Light bulbs have all sorts of fancy designations to explain their shape, size, wattage, color temperature, and more. In these designations, the size is always provided in eighths of an inch. This is why the traditional household bulb is called an A19 -- the A stands for Arbitrary and the 19 means that it is 19/8ths of an inch wide, or 2 3/8ths of an inch wide.

Sure, "Arbitrary" seems like an arbitrary name, but many other designations are clearer in everyday language -- for instance, "F" stands for Flame, and looks like a candle flame (used in decorative lighting). "G" stands for Globe and, true to its name, has a nice spherical shape; you might see these above the vanity in a bathroom. And "T" simply means that the light bulb has a tubular shape. So a T8 bulb is a tube-shaped bulb with a one inch diameter.

Fluorescent T8 bulbs have been around since the 1930s. But today they're especially useful as a replacement for T12 bulbs because of their energy efficiency and because of their standardized low mercury specification. As an example, when we look at 4' linear fluorescent tubes, older T12s running at 40 watts offered a relatively low "lumen per watt" ratio, or bulb efficacy. Newer T12s can produce roughly the same amount of light for just 34 watts. But you can easily replace T12s with T8 bulbs that produce just as much light for just 25 watts. Making the switch from T12 to T8 fluorescent lighting is easy because both types of bulbs can usually use the same fixture housing and sockets; only the ballasts and bulbs must be swapped out.

One thing to consider when choosing T8 bulbs is their ability to render colors well. This is designated as CRI -- Color Rendering Index -- and tells you how well a bulb will show the true colors of an object. The highest possible is 100, which you get from incandescent bulbs, but 70 CRI and higher works well in most general lighting applications. You'll find T8 bulbs ranging from CRIs in the 70s to those with CRIs in the 90s; the latter is useful for color critical applications such as paint color shops, printing applications, and dentist offices.

Another point you can consider when choosing any T8s or any fluorescent tubes is mercury content. Fluorescent tubes require some level of mercury because the tubes operate by exciting that mercury, which produces UV rays. The tube phosphors then convert these UV rays into visible light. Since mercury is considered a toxic substance, this is a concern for some people, and they want to minimize the mercury in their bulbs. This is especially helpful if you're trying to make your business greener.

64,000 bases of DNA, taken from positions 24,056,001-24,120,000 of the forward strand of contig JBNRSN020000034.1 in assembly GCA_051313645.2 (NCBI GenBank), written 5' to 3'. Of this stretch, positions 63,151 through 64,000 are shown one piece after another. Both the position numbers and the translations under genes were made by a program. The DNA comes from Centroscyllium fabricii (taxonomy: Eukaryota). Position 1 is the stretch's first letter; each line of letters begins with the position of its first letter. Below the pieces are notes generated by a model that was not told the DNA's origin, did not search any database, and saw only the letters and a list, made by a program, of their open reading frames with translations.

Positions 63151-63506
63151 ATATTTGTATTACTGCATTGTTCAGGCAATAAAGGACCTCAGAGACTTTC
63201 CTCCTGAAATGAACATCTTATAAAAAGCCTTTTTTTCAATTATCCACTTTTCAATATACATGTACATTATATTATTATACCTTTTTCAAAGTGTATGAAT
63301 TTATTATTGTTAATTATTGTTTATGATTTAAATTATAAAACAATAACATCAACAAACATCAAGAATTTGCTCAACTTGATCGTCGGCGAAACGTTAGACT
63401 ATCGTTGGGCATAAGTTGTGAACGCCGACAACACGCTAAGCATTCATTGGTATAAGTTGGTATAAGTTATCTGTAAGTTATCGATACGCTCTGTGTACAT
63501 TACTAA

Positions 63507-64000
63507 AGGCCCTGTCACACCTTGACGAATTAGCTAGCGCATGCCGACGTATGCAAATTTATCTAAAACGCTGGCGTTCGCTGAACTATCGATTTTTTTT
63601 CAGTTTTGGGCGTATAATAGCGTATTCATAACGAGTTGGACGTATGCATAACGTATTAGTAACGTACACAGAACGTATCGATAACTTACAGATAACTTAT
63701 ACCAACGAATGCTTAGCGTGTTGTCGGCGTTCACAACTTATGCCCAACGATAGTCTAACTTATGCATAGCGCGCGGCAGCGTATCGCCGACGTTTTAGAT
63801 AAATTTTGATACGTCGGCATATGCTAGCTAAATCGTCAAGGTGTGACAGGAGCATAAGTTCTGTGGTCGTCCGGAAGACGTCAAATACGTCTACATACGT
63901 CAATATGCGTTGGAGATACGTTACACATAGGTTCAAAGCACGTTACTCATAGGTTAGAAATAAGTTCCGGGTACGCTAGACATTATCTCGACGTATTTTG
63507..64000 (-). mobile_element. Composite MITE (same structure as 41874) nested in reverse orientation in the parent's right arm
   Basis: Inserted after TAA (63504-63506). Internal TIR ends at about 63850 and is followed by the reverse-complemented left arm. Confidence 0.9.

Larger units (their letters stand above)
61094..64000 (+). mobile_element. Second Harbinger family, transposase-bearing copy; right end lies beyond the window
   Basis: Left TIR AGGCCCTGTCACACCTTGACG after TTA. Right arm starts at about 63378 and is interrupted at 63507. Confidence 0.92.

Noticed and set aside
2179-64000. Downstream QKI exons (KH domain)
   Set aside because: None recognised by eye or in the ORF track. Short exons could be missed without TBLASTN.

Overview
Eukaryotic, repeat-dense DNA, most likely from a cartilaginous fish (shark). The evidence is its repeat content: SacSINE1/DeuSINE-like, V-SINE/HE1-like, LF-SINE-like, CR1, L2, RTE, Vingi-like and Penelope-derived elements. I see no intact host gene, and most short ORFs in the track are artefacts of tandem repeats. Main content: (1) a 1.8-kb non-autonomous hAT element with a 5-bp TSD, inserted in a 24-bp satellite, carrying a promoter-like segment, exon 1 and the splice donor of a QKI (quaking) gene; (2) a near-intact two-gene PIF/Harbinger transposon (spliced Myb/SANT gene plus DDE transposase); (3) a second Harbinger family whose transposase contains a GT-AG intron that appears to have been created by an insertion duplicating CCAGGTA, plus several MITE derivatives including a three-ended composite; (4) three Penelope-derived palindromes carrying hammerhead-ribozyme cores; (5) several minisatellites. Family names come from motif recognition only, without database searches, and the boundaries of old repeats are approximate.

Fortunately, new generations of fluorescent tubes have reduced the amounts of mercury used without lowering the light output. T12s with lower mercury content are sometimes differentiated by the green metal caps at the ends of the linear tube instead of silver caps. Some companies also name their low-mercury lines -- Philips, for instance, uses the term "Alto" to designate their low-mercury line of T12 bulbs. T8 tubes usually use even less mercury, and certainly low-mercury T8s use the least among these tubes.

Since fluorescent bulbs do contain mercury and are considered hazardous waste when broken, recycling is highly recommended. You can take advantage of local or shippable recycling options rather than disposing them in regular office trash. Recycling allows for the containment of exposed mercury gasses and reuse of the glass and metals that make up fluorescent lights.

It is also possible to completely eliminate mercury usage by choosing LED T8 bulbs. LED T8 lighting tubes are a true green technology not only because of their reduced energy usage but also because of their lead-free and mercury-free specifications. They produce no infrared or ultraviolet radiation and reduce light pollution, making them ideal for those that are interested in the international “dark skies” initiative. Admittedly, though, LED tubes cost a good deal more up front at the time of this writing, which is why many businesses continue to use fluorescent T8 bulbs for now.

We hope this helps you understand a little bit more about T8 bulbs and why so many businesses make them their general lighting bulb of choice.